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How is that i get the reverse iteration using the following code. Should I be using the reduce function or something?

Example:

for i in range(4):
    print i ////0 1 2 3

how do i print the same in the reverse order

3 2 1 0

a=[5,2,1,4,3]

I also want to print the above array in reverse using the index and not a[::-1] i.e,i want to first print

 a[4] //get index starting from last how to achieve this
 a[3]
 a[2]
 a[1]
 a[0]
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range(4, 0, -1) creates a reverse range. Don't understand second part of your quetion, though. –  kirilloid Feb 20 '12 at 9:57
    
@kirilloid range(4, 0, -1) is not reversed(range(4)) –  eumiro Feb 20 '12 at 9:59
1  
Yes, it should be range(3, -1, -1) and solution with reversed is better –  kirilloid Feb 20 '12 at 10:04
    
For the last part of your question, maybe for i, x in reversed(list(enumerate(a))) will suit better than for i in range(len(a), -1, -1)? –  Lauritz V. Thaulow Feb 20 '12 at 10:10
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6 Answers

up vote 5 down vote accepted

Use the reversed function:

for i in reversed(range(4)):
    print i

prints:

3
2
1
0

and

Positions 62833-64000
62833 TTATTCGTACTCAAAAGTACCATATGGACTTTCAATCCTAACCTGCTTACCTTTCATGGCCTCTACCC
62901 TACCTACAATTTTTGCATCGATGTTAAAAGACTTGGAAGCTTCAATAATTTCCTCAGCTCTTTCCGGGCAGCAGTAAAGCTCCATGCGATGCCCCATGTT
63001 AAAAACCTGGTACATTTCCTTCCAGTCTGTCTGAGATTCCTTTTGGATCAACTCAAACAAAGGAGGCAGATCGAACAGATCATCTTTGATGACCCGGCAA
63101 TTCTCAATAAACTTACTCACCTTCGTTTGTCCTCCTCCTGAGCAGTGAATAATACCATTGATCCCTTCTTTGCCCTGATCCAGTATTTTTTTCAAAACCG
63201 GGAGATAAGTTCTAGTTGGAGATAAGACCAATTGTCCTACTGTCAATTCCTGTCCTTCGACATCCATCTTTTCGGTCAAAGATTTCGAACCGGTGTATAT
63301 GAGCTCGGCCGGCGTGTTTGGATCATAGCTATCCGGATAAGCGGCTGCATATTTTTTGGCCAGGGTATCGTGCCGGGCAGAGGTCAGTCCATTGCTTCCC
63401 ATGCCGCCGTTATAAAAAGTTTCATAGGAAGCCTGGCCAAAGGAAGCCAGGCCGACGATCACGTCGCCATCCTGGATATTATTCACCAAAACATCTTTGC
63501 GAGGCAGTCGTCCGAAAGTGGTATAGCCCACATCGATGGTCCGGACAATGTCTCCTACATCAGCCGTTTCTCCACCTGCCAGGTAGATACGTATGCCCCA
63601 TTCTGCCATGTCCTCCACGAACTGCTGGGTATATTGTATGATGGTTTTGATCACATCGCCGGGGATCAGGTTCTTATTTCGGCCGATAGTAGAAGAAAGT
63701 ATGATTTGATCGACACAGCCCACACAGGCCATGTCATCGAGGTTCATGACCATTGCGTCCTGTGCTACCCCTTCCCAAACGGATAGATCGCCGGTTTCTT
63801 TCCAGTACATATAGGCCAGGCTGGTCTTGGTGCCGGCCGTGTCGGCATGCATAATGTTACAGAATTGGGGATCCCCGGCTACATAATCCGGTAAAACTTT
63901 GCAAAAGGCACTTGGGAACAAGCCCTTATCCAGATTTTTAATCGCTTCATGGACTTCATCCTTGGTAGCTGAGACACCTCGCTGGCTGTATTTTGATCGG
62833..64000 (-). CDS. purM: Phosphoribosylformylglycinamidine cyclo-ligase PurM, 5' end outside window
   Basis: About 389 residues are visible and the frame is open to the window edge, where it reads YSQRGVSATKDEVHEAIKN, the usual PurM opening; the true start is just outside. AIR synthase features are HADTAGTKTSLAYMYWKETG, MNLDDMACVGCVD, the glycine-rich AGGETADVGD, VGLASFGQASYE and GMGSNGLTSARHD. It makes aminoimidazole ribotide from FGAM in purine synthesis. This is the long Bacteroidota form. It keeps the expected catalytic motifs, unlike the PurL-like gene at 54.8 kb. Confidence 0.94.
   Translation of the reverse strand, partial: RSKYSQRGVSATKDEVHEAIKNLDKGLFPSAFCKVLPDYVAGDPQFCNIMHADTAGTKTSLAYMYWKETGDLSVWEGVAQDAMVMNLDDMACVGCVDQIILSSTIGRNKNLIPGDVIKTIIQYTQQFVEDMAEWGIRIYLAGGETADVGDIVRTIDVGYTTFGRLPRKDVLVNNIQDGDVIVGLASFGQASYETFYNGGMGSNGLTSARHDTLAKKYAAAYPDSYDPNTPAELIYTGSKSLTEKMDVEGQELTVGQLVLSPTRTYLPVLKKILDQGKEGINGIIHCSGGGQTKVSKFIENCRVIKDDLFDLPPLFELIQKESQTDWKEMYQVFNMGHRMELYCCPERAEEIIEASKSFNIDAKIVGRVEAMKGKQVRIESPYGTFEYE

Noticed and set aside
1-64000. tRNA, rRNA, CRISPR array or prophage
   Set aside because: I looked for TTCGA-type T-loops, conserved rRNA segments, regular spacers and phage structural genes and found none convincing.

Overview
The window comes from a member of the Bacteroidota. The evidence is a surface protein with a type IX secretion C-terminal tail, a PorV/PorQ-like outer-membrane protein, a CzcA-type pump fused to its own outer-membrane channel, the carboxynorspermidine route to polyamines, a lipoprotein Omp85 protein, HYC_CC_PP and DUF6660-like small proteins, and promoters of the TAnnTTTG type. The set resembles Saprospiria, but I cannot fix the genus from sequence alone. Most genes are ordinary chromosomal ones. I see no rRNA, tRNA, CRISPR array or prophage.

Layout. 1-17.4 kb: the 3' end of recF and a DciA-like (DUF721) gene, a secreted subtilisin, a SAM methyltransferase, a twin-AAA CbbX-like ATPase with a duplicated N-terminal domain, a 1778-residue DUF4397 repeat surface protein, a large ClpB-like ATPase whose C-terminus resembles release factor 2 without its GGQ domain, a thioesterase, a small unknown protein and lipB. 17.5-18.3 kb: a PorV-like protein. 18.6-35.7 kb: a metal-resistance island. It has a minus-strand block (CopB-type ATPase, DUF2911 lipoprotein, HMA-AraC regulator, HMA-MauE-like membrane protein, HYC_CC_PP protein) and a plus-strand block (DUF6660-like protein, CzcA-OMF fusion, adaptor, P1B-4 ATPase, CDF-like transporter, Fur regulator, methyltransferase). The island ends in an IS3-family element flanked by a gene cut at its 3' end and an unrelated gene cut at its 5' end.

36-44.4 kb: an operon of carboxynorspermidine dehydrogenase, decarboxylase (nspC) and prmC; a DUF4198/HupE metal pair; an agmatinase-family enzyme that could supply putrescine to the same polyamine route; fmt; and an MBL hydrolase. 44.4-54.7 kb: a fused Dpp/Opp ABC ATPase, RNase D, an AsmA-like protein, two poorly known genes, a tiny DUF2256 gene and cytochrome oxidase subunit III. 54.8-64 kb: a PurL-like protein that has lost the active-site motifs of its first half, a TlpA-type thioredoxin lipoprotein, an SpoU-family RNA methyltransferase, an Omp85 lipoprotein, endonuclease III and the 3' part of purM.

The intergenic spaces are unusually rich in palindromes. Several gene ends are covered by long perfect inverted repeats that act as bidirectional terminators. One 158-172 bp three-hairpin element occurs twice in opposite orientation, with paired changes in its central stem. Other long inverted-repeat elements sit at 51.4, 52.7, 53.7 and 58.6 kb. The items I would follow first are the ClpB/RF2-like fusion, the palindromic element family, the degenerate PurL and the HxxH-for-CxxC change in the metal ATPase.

a=[5,2,1,4,3]
for i in reversed(a):
    print i

prints

3
4
1
2
5
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One approach involves reversing a list before iterating over it. Though this technique wastes computer cycles, memory, and lines of code:

rseqn = list(seqn)
rseqn.reverse()
for value in rseqn:
    print value
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or just rseqn = seqn[::-1] –  gnibbler Feb 20 '12 at 10:50
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This works:

range(4, -1, -1)
// [4, 3, 2, 1, 0]
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>>> for i in reversed(range(4)):
...   print(i)
...
3
2
1
0
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len() returns the length of a list. So you can use len(a)-1 to get the last index of list a .

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You can use the reverse function of a list.

>>> a = [1,2,3,4]
>>> a.reverse()
>>> a
[4, 3, 2, 1]

Use the answer of eumiro for a one time reverse (i.e. if you only need it once). Otherwise use my approach because the conversion is done on the list itself.

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